He’s a high school Barry Sanders, short, compact, powerful, and above everything incredibly fast.

“If D’Andre stays healthy, he can be better than Kevin Jones, he can one day play on Sundays,” Infante said. “By the time he’s done, he could be one of the greatest players that’s ever come out of Pennsylvania, someone who probably will be done college in three years, and a first-round draft choice. He’s that good. I have no problem saying that.”

This summer has been a whirlwind for D’Andre and his family. Darren Swift, his dad who has tree trunks for arms, is a soft-spoken man who is trying to get a handle on all of this in a hashtag, instant-gratification world. A standout football player at Frankford High School himself, Darren, and his wife, Ayanna, have been somewhat blindsided by the burgeoning attention — which promises to get more intense.

D’Andre first began playing football when he was seven, when the family was living in Georgia. At the time, D’Andre was a stout kid who looked more deemed to be a lineman than a tailback. It didn’t take long for Darren to find out just how talented his son is.

“I was in awe watching him, because he would mimic some of the moves he would see Reggie Bush do on TV. I was coaching ’Dre at the time and I would find myself as a fan running down the sideline with him,” Darren said. “All D’Andre does is watch football, and watches it over and over, three or four times. He deciphers the backs and takes parts of each back he sees and incorporates it into his own game. But this [level of recruiting] and what’s happening, it’s nothing I truly never expected.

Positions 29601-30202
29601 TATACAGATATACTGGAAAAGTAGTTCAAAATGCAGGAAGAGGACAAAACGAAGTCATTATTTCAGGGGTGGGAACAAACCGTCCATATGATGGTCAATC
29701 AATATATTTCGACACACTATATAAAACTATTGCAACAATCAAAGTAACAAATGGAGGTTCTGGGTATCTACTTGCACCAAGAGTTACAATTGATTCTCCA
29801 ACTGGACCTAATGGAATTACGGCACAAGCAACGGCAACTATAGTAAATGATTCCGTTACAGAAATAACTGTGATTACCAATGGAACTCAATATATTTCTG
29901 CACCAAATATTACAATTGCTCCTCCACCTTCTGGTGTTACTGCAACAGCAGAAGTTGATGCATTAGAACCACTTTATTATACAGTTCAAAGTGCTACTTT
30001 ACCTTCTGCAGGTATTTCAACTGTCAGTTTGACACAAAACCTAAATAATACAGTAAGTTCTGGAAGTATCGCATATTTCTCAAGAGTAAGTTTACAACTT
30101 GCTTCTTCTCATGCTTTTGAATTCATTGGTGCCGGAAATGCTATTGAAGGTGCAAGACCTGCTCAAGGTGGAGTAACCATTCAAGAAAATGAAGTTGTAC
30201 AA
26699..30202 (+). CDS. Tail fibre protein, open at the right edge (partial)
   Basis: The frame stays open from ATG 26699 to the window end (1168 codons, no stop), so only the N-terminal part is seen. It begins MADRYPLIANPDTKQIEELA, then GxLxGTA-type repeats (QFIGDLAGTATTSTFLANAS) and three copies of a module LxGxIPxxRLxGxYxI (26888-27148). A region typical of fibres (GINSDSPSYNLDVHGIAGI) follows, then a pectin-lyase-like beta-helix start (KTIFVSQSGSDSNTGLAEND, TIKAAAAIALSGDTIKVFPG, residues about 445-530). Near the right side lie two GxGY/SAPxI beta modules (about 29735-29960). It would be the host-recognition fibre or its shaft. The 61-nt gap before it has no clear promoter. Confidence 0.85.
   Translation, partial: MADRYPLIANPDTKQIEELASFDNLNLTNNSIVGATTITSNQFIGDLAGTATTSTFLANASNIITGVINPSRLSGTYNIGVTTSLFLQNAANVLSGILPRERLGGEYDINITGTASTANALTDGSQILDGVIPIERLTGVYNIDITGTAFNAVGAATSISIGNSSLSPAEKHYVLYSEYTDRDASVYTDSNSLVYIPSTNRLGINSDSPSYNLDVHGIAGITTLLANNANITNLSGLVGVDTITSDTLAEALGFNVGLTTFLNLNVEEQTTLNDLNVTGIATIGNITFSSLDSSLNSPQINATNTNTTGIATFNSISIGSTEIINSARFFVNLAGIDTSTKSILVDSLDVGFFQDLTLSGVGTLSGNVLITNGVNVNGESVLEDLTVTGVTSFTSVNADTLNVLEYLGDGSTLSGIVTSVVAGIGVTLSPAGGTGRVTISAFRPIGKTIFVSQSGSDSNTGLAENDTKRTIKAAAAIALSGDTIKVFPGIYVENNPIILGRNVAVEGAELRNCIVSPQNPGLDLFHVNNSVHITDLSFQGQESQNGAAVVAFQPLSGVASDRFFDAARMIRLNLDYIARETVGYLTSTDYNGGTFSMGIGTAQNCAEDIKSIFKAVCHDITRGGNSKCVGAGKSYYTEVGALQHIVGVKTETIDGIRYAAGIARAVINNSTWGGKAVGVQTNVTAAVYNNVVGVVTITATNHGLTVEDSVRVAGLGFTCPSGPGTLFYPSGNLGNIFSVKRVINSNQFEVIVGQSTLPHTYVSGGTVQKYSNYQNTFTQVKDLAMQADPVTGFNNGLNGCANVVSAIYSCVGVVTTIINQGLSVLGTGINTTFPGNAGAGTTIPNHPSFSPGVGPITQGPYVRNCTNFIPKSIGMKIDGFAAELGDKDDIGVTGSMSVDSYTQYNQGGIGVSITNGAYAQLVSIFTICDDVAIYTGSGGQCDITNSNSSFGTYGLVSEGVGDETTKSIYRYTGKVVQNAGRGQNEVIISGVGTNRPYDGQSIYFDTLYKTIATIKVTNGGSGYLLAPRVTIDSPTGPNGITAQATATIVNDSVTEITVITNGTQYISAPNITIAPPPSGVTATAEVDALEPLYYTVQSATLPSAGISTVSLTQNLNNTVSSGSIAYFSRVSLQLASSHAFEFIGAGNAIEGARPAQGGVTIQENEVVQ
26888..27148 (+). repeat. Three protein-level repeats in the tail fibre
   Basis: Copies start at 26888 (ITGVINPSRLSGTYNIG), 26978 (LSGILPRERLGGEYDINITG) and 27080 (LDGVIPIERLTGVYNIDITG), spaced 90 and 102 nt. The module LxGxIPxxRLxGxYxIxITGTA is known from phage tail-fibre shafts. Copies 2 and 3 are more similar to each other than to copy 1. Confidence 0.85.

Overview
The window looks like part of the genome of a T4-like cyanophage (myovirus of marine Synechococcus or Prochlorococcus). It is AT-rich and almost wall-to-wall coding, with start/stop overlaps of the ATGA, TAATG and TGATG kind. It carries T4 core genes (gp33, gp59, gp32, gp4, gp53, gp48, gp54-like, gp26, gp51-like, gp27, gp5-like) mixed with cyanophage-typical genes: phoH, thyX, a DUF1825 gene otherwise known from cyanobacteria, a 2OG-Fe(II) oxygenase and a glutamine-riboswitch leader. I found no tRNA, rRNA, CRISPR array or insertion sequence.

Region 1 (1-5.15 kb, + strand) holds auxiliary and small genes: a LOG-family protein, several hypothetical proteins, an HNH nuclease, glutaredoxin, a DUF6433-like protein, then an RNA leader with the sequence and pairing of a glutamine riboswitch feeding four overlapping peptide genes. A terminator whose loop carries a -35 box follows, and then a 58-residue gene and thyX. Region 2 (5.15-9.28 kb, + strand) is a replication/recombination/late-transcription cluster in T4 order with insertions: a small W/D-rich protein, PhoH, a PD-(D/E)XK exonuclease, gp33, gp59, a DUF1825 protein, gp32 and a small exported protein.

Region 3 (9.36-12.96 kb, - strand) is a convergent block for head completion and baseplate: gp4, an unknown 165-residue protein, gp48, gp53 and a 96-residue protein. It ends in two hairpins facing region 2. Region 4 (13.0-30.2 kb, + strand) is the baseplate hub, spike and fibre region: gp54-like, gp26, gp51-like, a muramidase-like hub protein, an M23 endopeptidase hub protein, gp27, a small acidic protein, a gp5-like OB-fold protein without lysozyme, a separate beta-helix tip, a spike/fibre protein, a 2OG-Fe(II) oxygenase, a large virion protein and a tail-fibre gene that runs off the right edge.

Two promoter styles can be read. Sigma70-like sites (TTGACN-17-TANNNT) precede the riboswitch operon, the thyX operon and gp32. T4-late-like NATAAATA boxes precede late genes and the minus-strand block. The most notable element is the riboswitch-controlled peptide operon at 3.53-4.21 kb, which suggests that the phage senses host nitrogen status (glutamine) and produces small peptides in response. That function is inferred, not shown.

"He’s my son. I wouldn’t change that for all of the money in the world. I’m proud of my son. I want him to do more than what I’ve done. Prep has provided that. He’s getting a great education. He’s playing at a high level. We thank God every day for everything that’s happening and drill home we don’t want him to get caught up in all of this.”

So Darren and Ayanna keep him under tight wraps. Darren has already warded off a number of schools that have tried to persuade Swift into transferring into their school.

“It’s happened and they know where my heart is, here at Prep. A few grown men have approached my son about changing schools, and I cut that off,” Darren said. “Now with this college recruiting, I oversee everything. D’Andre had an interview with someone recently who took what ’Dre said out of context, and had him committing somewhere that wasn’t true. D’Andre is still a kid and my goal is to shield him from all the hawks, the buzzards and the vultures. So many people out there who prey on kids, and I won’t let it happen.”

As for D’Andre, he carries a special motivation. Before each game, he scrawls “RIP pop pop,” on his left wrist tape in tribute to his maternal grandfather. D’Andre used to do everything with him.

“That’s my motivation,” said D’Andre, an emotional crack in his voice. “That’s my one regret. I wish he were here to see me play. He would be proud of me. He always wanted me to play football. I think he would be proud of me.”